Thursday, February 18, 2010

"After This" by Alice McDermott

Does the typical twenty-first-century American family resemble the Keanes? Has the very definition of family shifted? What would the future likely hold for Clare and Gregory?

For more information about Alice McDermott, check out:


Anonymous said...

I really liked this book. Perhaps it was the familiarity of life in the 50's, 60's & early 70's. Annie & I would have been about the same age. Even though I grew up with far more advantages, many of my friends grew up in homes similar to the Keanes and one of my best friends was Catholic.

I remember visiting the World's Fair, I remember when abortion was illegal and of course, I remember the Viet Nam War and the efforts that the boys went to in order to be deferred. First they only needed to go to graduate school after college (the boys who couldn't go to college were all drafted unless they had a medical deferrment), then they needed to be married and finally they needed to have a child. No commitment problems back then.

I felt that Michael's fantasy of what he would have liked Jacob's life to be like if he had survived and the realization that Jacob was really very courageous in his own way to be very poignant -- the most poignant passage in the book.

The Keane family seemed like a real one as did their circumstances and their reactions to everything that happened.

Anonymous said...

First, I found the book "so-so". Not any situations I haven't heard before.

I did not care for her method of writing. It wsa like I was listening to someone rambling on and on, and in the midst of rambling if you blinked you missed something. She also, at random, injected things that would happen in the future -- important things that owuld happen to a family member were treated as a sentence in a page or two of rambling about on an unrelated subject.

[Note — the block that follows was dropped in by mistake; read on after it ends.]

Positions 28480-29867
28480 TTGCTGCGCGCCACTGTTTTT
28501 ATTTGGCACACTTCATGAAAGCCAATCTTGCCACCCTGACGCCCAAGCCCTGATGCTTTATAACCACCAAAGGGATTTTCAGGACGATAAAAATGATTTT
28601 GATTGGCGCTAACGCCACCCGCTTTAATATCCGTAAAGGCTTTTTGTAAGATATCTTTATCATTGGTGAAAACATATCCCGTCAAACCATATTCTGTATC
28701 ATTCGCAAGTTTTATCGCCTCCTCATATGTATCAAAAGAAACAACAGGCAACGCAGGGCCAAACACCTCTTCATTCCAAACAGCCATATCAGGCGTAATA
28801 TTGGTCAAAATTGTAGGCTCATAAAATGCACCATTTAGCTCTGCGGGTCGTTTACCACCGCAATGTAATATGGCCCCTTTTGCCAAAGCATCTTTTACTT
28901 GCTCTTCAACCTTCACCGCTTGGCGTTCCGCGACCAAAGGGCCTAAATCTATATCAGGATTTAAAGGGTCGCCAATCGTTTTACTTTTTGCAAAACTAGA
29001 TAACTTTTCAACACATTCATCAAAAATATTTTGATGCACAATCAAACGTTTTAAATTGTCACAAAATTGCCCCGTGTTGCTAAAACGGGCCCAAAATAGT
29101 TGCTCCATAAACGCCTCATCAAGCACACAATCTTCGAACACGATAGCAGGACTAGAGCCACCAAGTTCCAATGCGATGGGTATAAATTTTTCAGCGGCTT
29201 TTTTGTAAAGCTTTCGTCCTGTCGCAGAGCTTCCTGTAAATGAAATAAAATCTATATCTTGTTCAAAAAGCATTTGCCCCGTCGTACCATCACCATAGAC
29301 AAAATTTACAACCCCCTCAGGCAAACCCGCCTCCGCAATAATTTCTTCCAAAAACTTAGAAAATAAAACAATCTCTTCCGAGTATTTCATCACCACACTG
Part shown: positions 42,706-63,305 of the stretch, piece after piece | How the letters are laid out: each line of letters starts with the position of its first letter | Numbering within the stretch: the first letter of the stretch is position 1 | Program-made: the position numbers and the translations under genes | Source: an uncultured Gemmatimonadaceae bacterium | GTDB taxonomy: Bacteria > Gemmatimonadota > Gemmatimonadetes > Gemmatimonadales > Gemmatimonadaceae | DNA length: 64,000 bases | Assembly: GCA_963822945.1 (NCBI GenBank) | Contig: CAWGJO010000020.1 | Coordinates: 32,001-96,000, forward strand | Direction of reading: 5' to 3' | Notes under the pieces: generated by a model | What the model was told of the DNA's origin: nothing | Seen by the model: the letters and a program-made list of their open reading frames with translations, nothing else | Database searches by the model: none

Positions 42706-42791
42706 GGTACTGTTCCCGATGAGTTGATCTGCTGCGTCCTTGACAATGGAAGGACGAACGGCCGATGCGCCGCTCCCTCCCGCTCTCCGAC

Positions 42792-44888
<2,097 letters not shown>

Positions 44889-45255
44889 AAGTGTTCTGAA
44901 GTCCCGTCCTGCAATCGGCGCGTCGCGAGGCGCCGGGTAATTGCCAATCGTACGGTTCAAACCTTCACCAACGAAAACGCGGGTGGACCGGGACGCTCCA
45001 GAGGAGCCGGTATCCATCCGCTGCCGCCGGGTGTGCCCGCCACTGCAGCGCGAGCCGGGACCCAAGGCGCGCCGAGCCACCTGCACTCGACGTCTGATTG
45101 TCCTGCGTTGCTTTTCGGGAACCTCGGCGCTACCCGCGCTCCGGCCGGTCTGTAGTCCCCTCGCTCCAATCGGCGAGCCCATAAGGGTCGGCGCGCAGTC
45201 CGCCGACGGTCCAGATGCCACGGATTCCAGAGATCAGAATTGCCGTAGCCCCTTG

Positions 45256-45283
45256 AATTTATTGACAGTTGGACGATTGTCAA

Did we really care about all the actions in the typing pool or whose breasts hung over their typewriters? This may have shown that Mary Rose was ready to jump at the first guy who smiled at her.

Did we really care about the actions of people and how much was taking place on line at the Worlds Fair and also who was sweating a lot or not?

The changes that took place in family values over the timespan as written were Zeitgeist (hey - I have to use my college social psychology words someplace!)

These changes were happening across the board in many families in post WWII America whether they were Irish Catholic, Protestant or Jewish and they continue to change.

I would like to know what Mary Rose liked about John that she didn't find in George.

Anonymous said...

I found this book tough going. It described many scenes in a very detailed and explicit fashion. Although the book I was reading was Large Print, I found a 20-page beach scene too descriptive. It took 15 pages waiting on line at the World's Fair to just see a statue.

When the youngest daughter, Clare, started dating, there followed a long list (too long in my opinion) on FIRSTS.

With that much said, I will confess that this book, in all its detail, brought back memories of my own trip to the Worlds Fair in 1964, which I had forgotten. And I probably would never have remembered it if not for the detailed description in this book.

Alon with my friends, I was called to sing at a funeral for an eleven year old girl last weekend. Throughout the service, I kept thinking of all the FIRSTS that this little girl will never experience. (Clare had them).

Even while reading this book and thinking that I did not enjoy it as much as I thought I should, it left me richer. It was very thought provoking. Much more so than many a book that I thoroughly enjoyed while reading, and then promptly forgot about.

It was, after all, a good selection of a book.